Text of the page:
The Tiber is the third-longest river in Italy, rising in the Apennine Mountains in Emilia-Romagna and flowing 406 kilometres through Tuscany, Umbria and Lazio, where it is joined by the river Aniene, to the Tyrrhenian Sea, between Ostia and Fiumicino. It drains a basin estimated at 17,375 square kilometres. The river has achieved lasting fame as the main watercourse of the city of Rome, founded on its eastern banks.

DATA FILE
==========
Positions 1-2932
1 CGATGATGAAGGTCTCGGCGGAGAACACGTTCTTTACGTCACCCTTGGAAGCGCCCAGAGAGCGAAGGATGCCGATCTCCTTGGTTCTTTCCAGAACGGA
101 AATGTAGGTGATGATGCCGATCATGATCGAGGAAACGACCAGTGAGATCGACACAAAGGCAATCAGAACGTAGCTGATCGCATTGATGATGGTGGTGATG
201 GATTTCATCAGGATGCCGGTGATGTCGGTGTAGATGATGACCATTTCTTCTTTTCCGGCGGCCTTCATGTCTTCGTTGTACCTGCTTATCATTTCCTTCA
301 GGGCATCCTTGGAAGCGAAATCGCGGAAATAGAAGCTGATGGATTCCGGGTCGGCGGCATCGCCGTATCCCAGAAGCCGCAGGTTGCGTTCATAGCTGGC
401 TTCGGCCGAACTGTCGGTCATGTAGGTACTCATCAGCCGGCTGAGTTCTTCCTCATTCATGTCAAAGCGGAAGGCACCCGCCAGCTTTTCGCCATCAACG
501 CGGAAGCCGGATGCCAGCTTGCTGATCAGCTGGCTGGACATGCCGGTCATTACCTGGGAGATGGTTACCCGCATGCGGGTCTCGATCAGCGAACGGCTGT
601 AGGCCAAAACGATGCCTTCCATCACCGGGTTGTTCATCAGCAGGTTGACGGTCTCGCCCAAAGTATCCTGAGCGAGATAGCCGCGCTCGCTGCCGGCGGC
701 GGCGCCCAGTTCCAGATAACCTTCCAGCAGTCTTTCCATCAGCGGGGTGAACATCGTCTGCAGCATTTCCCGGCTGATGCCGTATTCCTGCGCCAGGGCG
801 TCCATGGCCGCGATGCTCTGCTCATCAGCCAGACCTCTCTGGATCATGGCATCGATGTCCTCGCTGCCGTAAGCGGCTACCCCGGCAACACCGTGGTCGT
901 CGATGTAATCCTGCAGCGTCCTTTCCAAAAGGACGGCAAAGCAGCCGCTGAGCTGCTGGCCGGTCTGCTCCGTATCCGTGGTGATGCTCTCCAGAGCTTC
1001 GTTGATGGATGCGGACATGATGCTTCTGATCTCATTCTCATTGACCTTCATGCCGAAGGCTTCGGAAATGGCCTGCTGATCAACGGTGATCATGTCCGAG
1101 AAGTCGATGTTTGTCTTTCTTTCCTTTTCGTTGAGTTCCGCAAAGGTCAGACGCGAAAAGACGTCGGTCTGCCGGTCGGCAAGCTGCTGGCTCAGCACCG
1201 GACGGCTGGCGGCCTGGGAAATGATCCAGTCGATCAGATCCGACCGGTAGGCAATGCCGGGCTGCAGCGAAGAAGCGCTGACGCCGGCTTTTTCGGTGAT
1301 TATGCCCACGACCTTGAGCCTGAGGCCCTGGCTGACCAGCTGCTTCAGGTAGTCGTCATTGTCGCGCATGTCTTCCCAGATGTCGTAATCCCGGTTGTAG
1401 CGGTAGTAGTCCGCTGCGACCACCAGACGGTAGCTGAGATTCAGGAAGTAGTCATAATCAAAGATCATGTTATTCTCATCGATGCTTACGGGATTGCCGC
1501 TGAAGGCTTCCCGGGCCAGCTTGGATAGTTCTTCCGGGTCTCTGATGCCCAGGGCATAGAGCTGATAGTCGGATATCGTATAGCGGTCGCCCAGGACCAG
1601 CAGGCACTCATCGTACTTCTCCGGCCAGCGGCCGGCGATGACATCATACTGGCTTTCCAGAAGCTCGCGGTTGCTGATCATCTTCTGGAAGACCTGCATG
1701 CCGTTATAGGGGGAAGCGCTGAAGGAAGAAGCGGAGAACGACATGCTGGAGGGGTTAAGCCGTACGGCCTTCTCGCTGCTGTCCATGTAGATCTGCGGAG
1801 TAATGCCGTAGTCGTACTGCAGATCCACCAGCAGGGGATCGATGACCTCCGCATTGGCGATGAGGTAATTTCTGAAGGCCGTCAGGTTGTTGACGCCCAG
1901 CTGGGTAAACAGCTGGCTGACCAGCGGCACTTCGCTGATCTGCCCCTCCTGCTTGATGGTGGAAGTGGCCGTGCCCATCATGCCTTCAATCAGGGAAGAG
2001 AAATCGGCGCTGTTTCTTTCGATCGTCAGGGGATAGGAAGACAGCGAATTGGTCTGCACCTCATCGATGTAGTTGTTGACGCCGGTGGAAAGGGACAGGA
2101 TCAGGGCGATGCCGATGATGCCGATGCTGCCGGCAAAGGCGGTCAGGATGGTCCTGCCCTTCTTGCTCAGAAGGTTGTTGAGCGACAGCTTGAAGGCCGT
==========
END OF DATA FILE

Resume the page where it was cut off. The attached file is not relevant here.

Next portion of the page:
The river rises at Mount Fumaiolo in central Italy and flows in a generally southerly direction past Perugia and Rome to meet the sea at Ostia. Popularly called flavus, in reference to the yellowish colour of its water, the Tiber has heavily advanced at the mouth by about 3 kilometres since Roman times, leaving the ancient port of Ostia Antica 6 kilometres inland. However, it does not form a proportional delta, owing to a strong north-flowing sea current close to the shore, to the steep shelving of the coast, and to slow tectonic subsidence.